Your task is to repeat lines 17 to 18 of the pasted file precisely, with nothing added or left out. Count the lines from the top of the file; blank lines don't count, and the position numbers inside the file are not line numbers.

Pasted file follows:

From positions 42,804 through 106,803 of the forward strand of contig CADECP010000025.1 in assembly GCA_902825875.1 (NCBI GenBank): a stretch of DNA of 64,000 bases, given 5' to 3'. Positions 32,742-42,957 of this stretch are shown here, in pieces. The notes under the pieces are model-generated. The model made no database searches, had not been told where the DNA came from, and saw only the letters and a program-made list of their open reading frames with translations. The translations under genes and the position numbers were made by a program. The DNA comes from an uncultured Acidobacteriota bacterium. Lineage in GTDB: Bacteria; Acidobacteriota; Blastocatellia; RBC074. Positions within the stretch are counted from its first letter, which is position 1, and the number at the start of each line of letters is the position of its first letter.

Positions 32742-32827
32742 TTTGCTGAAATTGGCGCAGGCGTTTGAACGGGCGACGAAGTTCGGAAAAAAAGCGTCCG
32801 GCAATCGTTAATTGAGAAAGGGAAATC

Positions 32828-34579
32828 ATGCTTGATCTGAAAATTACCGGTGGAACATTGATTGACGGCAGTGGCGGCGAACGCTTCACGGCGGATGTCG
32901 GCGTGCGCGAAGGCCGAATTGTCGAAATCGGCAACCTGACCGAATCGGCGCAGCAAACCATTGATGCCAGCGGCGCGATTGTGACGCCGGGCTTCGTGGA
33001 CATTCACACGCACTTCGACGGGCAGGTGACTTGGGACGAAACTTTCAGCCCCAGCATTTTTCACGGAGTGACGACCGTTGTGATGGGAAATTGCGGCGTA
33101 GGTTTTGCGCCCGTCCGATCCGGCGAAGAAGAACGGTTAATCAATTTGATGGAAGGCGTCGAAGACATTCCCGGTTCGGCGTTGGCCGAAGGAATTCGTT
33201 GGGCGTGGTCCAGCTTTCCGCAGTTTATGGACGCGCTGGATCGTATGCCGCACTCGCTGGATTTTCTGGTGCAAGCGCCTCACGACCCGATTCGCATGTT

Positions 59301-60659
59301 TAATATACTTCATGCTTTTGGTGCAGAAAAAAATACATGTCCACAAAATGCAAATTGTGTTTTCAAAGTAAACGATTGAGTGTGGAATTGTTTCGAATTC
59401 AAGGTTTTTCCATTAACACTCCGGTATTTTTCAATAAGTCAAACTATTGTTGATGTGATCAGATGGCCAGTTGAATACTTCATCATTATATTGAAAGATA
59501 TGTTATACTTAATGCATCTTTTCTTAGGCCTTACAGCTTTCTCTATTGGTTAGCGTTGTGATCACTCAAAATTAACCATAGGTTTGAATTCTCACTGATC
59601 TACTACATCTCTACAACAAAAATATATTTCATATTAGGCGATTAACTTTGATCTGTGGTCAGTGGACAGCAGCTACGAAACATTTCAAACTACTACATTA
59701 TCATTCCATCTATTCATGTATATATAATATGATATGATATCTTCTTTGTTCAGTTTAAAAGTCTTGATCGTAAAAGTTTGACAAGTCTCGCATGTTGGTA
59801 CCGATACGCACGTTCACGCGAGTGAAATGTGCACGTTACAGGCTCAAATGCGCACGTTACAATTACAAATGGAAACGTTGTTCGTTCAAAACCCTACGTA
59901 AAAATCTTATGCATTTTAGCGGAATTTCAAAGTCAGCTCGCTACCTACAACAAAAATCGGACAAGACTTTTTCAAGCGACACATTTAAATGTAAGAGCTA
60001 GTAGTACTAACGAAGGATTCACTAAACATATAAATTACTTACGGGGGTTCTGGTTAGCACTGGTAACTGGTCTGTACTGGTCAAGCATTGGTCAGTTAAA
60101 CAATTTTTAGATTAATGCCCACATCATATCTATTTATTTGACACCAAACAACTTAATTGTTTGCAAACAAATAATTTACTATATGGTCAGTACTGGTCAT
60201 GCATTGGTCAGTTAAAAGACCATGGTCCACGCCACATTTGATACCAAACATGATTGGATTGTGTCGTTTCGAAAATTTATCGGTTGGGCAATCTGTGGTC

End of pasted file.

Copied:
59801 CCGATACGCACGTTCACGCGAGTGAAATGTGCACGTTACAGGCTCAAATGCGCACGTTACAATTACAAATGGAAACGTTGTTCGTTCAAAACCCTACGTA
59901 AAAATCTTATGCATTTTAGCGGAATTTCAAAGTCAGCTCGCTACCTACAACAAAAATCGGACAAGACTTTTTCAAGCGACACATTTAAATGTAAGAGCTA